California Healthline Rounds Up Recent Medical Marijuana News
The San Diego Union-Tribune on Sunday examined the "huge disparity in the enforcement of Proposition 215," the 1996 ballot initiative that allows state physicians to recommend marijuana to some patients for medical use. According to the Union-Tribune, the "tug-of-war between state and federal drug laws" following the enactment of Proposition 215, which is "[i]gnored by some and embraced by others," has "mired police, prosecutors and other law enforcement agencies in deep conflict." A law (SB 420) that took effect Jan. 1 is intended to facilitate standardized enforcement of Proposition 215 (McDonald, San Diego Union-Tribune, 2/22). SB 420 stipulates that state residents can possess no more than eight ounces of dried marijuana -- or 12 immature or six mature live plants -- for medical purposes. It creates a voluntary photo identification card system for people who legally can use or dispense marijuana under state law. In addition, the law directs Department of Health Services to develop the program, requires county health departments to certify applicants' eligibility for the IDs and clarifies who is allowed to use medical marijuana under Proposition 215 (California Healthline, 2/4). However, DHS has not yet issued ID cards or established a toll-free phone number that law enforcement officials could call to verify a patient's use of marijuana for medical purposes. Medical marijuana advocates say that state officials are not committed to enforcing Proposition 215 and that some lawmakers and police departments are "deliberately dragging their feet" because of their opposition to medical marijuana, according to the Union-Tribune. However, a DHS spokesperson said that the department is "reviewing options" for applying SB 420 (San Diego Union-Tribune, 2/22).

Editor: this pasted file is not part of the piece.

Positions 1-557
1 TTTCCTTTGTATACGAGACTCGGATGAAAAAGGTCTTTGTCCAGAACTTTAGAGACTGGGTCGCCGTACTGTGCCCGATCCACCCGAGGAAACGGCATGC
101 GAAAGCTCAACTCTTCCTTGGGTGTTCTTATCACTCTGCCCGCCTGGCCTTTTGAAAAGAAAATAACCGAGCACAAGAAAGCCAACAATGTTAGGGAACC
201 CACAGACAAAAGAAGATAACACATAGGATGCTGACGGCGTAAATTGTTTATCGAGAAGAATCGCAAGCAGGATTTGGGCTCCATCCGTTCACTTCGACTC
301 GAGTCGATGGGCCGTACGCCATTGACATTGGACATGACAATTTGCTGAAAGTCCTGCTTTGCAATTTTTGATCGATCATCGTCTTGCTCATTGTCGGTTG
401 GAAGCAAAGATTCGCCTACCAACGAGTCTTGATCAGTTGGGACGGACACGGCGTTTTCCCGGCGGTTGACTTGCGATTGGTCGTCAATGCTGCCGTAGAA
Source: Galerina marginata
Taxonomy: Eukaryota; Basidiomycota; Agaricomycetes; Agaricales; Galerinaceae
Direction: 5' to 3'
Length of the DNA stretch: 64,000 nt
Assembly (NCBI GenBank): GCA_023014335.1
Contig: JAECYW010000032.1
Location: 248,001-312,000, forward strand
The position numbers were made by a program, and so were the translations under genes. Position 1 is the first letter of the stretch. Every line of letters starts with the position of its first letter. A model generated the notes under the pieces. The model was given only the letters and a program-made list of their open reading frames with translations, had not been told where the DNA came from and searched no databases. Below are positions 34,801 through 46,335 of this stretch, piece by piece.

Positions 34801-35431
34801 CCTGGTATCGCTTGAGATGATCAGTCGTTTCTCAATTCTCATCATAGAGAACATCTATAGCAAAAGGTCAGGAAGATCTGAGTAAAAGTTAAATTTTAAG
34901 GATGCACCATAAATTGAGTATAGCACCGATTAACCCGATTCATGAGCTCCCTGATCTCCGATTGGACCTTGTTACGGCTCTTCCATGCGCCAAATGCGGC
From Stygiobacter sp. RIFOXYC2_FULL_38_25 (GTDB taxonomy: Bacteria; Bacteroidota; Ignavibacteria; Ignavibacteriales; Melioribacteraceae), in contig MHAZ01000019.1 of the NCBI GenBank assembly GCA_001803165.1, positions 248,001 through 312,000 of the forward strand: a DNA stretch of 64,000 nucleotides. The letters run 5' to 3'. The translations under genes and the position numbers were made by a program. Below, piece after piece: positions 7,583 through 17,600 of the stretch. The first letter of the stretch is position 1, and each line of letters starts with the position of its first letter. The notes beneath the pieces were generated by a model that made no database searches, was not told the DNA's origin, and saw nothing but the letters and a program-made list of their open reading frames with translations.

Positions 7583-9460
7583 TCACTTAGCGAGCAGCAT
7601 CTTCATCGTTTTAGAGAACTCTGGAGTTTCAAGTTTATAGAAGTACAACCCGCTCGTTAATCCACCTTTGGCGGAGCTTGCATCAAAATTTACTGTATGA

The Los Angeles Times on Monday considered the "small but growing number" of California physicians who are recommending marijuana to patients for "a host of medical conditions, including some controversial ones, such as adult depression and attention deficit disorder in children." Igor Grant, director of the University of California-San Diego Center for Medicinal Cannabis Research, said, "Marijuana shows encouraging results in some areas like pain management and nausea. But there is little evidence to suggest that it has any benefit beyond a few defined areas." However, physicians who recommend marijuana to patients "insist its health benefits are plentiful" and say that in some cases other treatments have proven ineffective, the Times reports (Costello, Los Angeles Times, 2/23).
NPR's "Weekend Edition" on Sunday reported on a measure that the Oakland City Council passed this month to regulate the use of medical marijuana (Campbell, "Weekend Edition," NPR, 2/22). The measure will reduce the number of medical marijuana clubs in the city from 12 to four and prohibits clubs from making excessive profits, allows the city to review their financial records and requires the clubs to disperse because of a city law that requires medical marijuana vendors to be 1,000 feet apart. The measure also restricts the amount of marijuana a patient can possess to eight ounces and six mature plants and prohibits patients from smoking marijuana in the clubs where they purchase it (California Healthline, 2/5). The segment includes comments by Oakland City Council President Ignacio De La Fuente (Campbell, "Weekend Edition," NPR, 2/22). The complete segment is available online in RealPlayer.This is part of the California Healthline Daily Edition, a summary of health policy coverage from major news organizations. Sign up for an email subscription.